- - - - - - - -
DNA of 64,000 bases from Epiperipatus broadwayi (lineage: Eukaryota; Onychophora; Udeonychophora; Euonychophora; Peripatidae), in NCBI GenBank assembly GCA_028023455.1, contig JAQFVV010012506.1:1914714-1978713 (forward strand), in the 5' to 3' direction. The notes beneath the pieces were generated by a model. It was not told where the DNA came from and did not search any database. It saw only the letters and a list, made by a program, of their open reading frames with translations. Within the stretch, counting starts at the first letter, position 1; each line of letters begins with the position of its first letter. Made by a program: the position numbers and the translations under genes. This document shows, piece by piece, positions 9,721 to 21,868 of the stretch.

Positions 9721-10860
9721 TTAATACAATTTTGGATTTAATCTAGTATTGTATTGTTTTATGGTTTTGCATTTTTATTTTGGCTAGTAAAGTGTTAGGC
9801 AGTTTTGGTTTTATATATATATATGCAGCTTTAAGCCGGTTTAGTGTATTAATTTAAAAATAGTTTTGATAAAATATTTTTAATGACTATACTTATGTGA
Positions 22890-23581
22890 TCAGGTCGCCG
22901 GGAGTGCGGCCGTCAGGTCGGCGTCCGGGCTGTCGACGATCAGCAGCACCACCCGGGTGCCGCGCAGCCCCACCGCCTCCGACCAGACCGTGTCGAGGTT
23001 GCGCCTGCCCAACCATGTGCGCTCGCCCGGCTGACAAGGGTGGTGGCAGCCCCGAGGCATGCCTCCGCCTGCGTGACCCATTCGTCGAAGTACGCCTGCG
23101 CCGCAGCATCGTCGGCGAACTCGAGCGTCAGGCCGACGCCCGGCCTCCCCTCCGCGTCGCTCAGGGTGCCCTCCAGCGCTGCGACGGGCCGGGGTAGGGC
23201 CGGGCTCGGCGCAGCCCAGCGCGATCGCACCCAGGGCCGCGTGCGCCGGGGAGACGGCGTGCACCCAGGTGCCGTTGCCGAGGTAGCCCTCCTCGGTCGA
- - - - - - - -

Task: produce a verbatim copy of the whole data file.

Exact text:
DNA of 64,000 bases from Epiperipatus broadwayi (lineage: Eukaryota; Onychophora; Udeonychophora; Euonychophora; Peripatidae), in NCBI GenBank assembly GCA_028023455.1, contig JAQFVV010012506.1:1914714-1978713 (forward strand), in the 5' to 3' direction. The notes beneath the pieces were generated by a model. It was not told where the DNA came from and did not search any database. It saw only the letters and a list, made by a program, of their open reading frames with translations. Within the stretch, counting starts at the first letter, position 1; each line of letters begins with the position of its first letter. Made by a program: the position numbers and the translations under genes. This document shows, piece by piece, positions 9,721 to 21,868 of the stretch.

Positions 9721-10860
9721 TTAATACAATTTTGGATTTAATCTAGTATTGTATTGTTTTATGGTTTTGCATTTTTATTTTGGCTAGTAAAGTGTTAGGC
9801 AGTTTTGGTTTTATATATATATATGCAGCTTTAAGCCGGTTTAGTGTATTAATTTAAAAATAGTTTTGATAAAATATTTTTAATGACTATACTTATGTGA
Positions 22890-23581
22890 TCAGGTCGCCG
22901 GGAGTGCGGCCGTCAGGTCGGCGTCCGGGCTGTCGACGATCAGCAGCACCACCCGGGTGCCGCGCAGCCCCACCGCCTCCGACCAGACCGTGTCGAGGTT
23001 GCGCCTGCCCAACCATGTGCGCTCGCCCGGCTGACAAGGGTGGTGGCAGCCCCGAGGCATGCCTCCGCCTGCGTGACCCATTCGTCGAAGTACGCCTGCG
23101 CCGCAGCATCGTCGGCGAACTCGAGCGTCAGGCCGACGCCCGGCCTCCCCTCCGCGTCGCTCAGGGTGCCCTCCAGCGCTGCGACGGGCCGGGGTAGGGC
23201 CGGGCTCGGCGCAGCCCAGCGCGATCGCACCCAGGGCCGCGTGCGCCGGGGAGACGGCGTGCACCCAGGTGCCGTTGCCGAGGTAGCCCTCCTCGGTCGA